Lancia Stratos in the hands of Sandro Munari and Bjorn Waldegard then went up to claim three World Championships in 1974, 1975, and 1976 and might have won even more had not for the internal political struggle within the Fiat group.
Fiat, the parent company of Lancia, after considering some facts decided to retire the Lancia Stratos to be replaced by their very own Fiat 131 Abarth car.
Despite the early retirement, it kept winning championships in the hands of privateers.
The 1977 Monte Carlo Rally was also won by Sandro Munari behind the wheel of Lancia Stratos. Sandro Munari won the race with a time of 6 hours, 36 minutes, and 13 seconds. Jean Claude Andruet won second place behind the wheels of a Fiat 131 Abarth with a time of 6 hours 38 minutes and 29 seconds. Fiat won the World Manufacturer’s Championship this year.
From the 1978 season, the 24 valve heads were banned from group 4 rally sports due to revised FIA mandates. To use 24 valve heads, it has to produce an additional 24 valve cars for re-homologation.
Even with this perceived power loss from 320 horsepower to 275 horsepower output, the Lancia Stratos was the car to win the competition.
Bernard Darmiche of the Chardonnet team won the Rallye Monte Carlo in 1979, the fourth Monte Carlo win for a Lancia Stratos. He also won Tour de Corse in 1981.
Without the support from Fiat and despite new regulations that restricted the engine power output, the car still remained a serious competitor and proved its ability to triumph over many advanced higher performance cars when in the hands of a talented driver.
Lancia Stratos won Tour de France Automobile five times. Starting with 1973, 1975, 1977,1979, and finally in 1980. This is a record for any rallying car.
It also won the Giro d’ Italia automobilistico, an Italian counterpart of the Tour de France Automobile in 1974, 1976, and finally in 1978.
The Lancia Stratos also had limited success in 24 hours of Le Mans, with a Stratos in the hands of Christine Dacremont and Lella Lombardi finishing 20th in the 1976 event.
Lancia Stratos eventually won 82 international rally events and the last victory of the Lancia Stratos was in 1981 at the Tour de Corse, in the hands of longtime privateer Brenard Darniche.
When the Fiat group decided to use Fiat 131 Abarth for rallying, Lancia also built two Group 5 turbocharged Stratos for closed track endurance racing. For these cars, the powertrain and aerodynamics were engineered by Nicola Materazzi based on his experience with the development of the production Lancia Stratos.
These Lancia Stratos Group 5 cars loosed to more superior Porsche 935 cars on closed tracks but proved more successful in hybrid events.
One of the Group 5 cars caught fire and was destroyed in Zeltweg, Austria due to an overheating problem. The last surviving GP5 car was shipped to Japan to compete in the Fuji Speedway-based Formula Silhouette series but never raced. This car was later used to win the Giro D’Italia event again.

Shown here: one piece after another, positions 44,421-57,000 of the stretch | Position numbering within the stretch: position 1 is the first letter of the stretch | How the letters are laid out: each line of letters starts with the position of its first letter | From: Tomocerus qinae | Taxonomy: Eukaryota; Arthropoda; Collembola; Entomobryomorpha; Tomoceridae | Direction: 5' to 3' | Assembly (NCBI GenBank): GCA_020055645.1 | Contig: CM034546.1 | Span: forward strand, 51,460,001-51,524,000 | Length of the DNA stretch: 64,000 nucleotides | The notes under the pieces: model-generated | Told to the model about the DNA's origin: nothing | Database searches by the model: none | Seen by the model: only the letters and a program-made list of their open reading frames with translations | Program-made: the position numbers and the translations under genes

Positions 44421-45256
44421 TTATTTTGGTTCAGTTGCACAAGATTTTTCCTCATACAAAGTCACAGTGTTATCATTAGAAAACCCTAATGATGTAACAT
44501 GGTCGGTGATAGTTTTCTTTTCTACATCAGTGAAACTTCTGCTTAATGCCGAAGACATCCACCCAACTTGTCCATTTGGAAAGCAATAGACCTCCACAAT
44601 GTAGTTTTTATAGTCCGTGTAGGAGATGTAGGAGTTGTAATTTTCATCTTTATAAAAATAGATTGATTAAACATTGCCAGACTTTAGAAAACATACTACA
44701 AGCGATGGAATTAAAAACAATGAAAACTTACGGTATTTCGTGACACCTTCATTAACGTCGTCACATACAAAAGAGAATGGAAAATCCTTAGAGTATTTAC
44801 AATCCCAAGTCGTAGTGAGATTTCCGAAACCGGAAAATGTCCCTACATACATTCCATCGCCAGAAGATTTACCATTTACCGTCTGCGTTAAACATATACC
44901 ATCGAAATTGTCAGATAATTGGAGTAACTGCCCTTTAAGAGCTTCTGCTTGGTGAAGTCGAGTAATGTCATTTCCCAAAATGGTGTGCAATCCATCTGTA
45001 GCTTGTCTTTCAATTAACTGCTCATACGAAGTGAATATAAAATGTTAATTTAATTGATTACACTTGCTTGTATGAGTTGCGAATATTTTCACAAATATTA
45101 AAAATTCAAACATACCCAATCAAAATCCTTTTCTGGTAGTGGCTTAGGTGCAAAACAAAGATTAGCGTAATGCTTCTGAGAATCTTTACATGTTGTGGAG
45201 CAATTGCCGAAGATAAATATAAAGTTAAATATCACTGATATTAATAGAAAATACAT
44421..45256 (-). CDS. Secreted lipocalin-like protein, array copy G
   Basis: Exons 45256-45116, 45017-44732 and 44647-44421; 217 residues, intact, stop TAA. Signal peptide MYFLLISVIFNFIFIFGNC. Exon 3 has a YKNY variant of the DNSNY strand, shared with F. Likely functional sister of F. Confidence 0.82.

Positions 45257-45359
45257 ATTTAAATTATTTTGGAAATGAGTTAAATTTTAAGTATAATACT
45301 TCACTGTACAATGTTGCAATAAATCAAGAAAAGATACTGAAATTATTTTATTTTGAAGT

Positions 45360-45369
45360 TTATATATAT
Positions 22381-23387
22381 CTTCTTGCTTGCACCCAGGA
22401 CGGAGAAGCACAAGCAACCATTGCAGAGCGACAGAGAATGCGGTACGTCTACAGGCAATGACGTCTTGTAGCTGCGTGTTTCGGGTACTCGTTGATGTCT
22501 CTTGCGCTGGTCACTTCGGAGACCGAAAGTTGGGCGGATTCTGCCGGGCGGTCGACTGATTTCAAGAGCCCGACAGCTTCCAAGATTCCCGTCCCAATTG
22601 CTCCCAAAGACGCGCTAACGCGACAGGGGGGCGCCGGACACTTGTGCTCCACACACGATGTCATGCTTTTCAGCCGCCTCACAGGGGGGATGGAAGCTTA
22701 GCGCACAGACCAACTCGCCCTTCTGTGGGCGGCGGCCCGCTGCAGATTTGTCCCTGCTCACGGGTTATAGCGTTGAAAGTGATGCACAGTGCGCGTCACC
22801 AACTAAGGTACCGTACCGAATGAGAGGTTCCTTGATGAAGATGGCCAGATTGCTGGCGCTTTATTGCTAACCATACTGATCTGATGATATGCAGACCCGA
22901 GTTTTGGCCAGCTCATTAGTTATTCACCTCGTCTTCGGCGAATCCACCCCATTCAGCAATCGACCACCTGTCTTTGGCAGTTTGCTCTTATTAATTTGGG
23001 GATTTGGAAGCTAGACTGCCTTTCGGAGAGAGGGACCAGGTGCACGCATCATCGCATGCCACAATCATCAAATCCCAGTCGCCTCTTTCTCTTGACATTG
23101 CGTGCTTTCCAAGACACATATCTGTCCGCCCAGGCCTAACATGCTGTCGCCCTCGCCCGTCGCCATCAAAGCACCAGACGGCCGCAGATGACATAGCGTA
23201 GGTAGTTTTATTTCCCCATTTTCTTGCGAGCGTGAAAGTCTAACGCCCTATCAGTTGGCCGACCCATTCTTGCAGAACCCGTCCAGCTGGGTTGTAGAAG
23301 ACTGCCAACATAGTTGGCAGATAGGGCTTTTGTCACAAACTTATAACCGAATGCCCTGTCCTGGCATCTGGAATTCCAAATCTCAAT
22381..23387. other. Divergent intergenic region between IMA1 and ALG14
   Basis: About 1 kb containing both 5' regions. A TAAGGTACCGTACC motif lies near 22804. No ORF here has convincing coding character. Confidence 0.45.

Lancia Stratos is one of those cars that doesn’t receive enough appreciation when it was in good condition, it has to be used and driven to the extremes to get the hang of it and once you do there is no other car in this world to provide that kind of driving experience.
It was designed to be used to the extremes and even the most luxurious Stradale trim variant of the Lancia Stratos came with doors that were finished with a hard door panel rather than a softer trim and featured deep scallops that were specifically designed to store crash helmets. An easier-to-use window winder wasn’t present and instead, there was a simple wheel that allows you to slide up and down the window within its channel. This made it less appealing to the luxury-oriented Italian purchasers.
Though being an excellent rally dominating car with so many wins and championships under its belt, the Lancia Stratos had many design flaws just like many Italian cars of its time.
The pedals are slightly offset towards the center of the car. The instrument gauge cluster and the steering wheel were positioned in a way that obstructs the view of the upper part of the rev counter, especially the rev counter section from 7000rpm to the redline at 8000rpm.
The feeling you get once seated inside is that there is no much headroom but there’s more than necessary foot space. This is due to the lowered roofline to improve the center of gravity and aerodynamics.
The five-speed gearbox is slightly uncooperative until the oil is warm, especially when trying to involve second gear in gear changing proceedings.
The braking was also not that responsive but acceptable for a car at its time. The competition cars came with larger 15-inch wheels instead of the 14-inch wheels of the Stradale variant. So, they could have installed better brakes instead of the ATE ones they used.
However, thanks to its driving position with good frontal visibility that makes you feel like you are actually inside an airplane rather than a car, and its combination of short wheelbase and wide track, it made out for its faults to provide one of the best rallying experiences ever.
Despite its success as a rally sports car, it was a commercial failure. Partly due to not complying with American safety regulations, making it not road legal on American roads. Lancia Stratos couldn’t be sold in certain European markets as well.